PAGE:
The Senna-Prost Battles: The Other Side of the Story
Senna and Prost in Formula 1: Back to the Beginning
In 1984 when the Brazilian, Senna, made his Formula 1 debut, he would have witnessed a particular French driver always in the front. The driver was touted as the fastest man on track and was driving an excellent McLaren alongside two-time world champion, Niki Lauda. That driver was Alain Prost, who ended up second in the 1984 championship by a mere half-point. Prost then went on to win the 1985 and 1986 world titles. Senna, with his indomitable spirit, was watching closely the man he had to beat. That observation soon turned to obsession, that set up the most significant battles in Formula 1.
Senna was already on the watch list of several teams, as he notched up the fourth spot twice in 1985 and 1986. He was the only newcomer ending that high in the drivers' table. The three lead drivers belonged to the McLaren or Williams stable, which had the best cars for the two mentioned seasons. So, not a bad achievement by any stretch of the imagination. But still, it was far from what Senna was designed to be – a winner.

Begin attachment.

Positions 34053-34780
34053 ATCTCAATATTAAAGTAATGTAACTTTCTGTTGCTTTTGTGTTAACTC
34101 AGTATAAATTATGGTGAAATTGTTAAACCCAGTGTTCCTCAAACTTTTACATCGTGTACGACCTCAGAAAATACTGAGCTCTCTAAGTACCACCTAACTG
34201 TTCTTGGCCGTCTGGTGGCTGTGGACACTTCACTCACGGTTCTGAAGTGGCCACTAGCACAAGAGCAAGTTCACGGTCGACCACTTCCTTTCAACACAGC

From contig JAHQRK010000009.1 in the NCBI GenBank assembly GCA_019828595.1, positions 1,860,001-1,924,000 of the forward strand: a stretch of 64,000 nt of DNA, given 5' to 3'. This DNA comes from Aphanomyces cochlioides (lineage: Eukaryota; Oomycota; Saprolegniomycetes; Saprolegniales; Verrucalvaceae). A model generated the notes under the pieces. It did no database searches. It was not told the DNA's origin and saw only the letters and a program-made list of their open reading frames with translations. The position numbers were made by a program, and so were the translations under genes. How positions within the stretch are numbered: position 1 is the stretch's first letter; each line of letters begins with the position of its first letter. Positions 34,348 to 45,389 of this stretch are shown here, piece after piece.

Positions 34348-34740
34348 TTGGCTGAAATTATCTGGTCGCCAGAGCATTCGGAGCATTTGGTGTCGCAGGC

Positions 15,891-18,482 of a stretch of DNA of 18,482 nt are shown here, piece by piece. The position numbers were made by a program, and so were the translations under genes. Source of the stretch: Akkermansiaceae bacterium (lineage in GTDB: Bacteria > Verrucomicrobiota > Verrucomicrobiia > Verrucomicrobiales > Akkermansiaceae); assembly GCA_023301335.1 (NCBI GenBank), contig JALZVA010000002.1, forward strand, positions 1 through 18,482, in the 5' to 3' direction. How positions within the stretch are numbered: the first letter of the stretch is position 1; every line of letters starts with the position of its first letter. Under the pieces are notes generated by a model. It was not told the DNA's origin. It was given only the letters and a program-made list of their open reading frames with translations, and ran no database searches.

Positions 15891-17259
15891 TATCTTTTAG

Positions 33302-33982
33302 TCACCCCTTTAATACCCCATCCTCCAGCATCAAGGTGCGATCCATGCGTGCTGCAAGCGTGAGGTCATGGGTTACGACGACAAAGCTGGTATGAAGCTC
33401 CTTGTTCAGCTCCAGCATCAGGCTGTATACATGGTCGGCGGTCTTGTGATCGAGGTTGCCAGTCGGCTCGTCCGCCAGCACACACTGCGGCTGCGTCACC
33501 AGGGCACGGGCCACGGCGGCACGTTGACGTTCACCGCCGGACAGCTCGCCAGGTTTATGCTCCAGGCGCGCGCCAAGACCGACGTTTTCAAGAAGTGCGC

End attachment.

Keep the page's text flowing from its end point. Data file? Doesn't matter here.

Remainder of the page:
Now, most of the fans of the F1 era where both Prost and Senna went head-to-head would lean towards Senna for his excellent driving skills, ruthless perseverance and dogged determination. The liking towards Senna would turn to hatred towards Prost because, at times, it appeared that the mighty FIA boss supported Prost.
Let's get to know what shaped the relationship between Prost and Senna and why a different perspective on the rivalry would do justice to both the drivers. It is best, to begin with, to look at the two collisions which shaped the limit to which F1 drivers thought they could go, before Schumacher's disqualification in the 1997 season put an end to such extremes.
What are we talking about?
Let's find out.
Did You Know?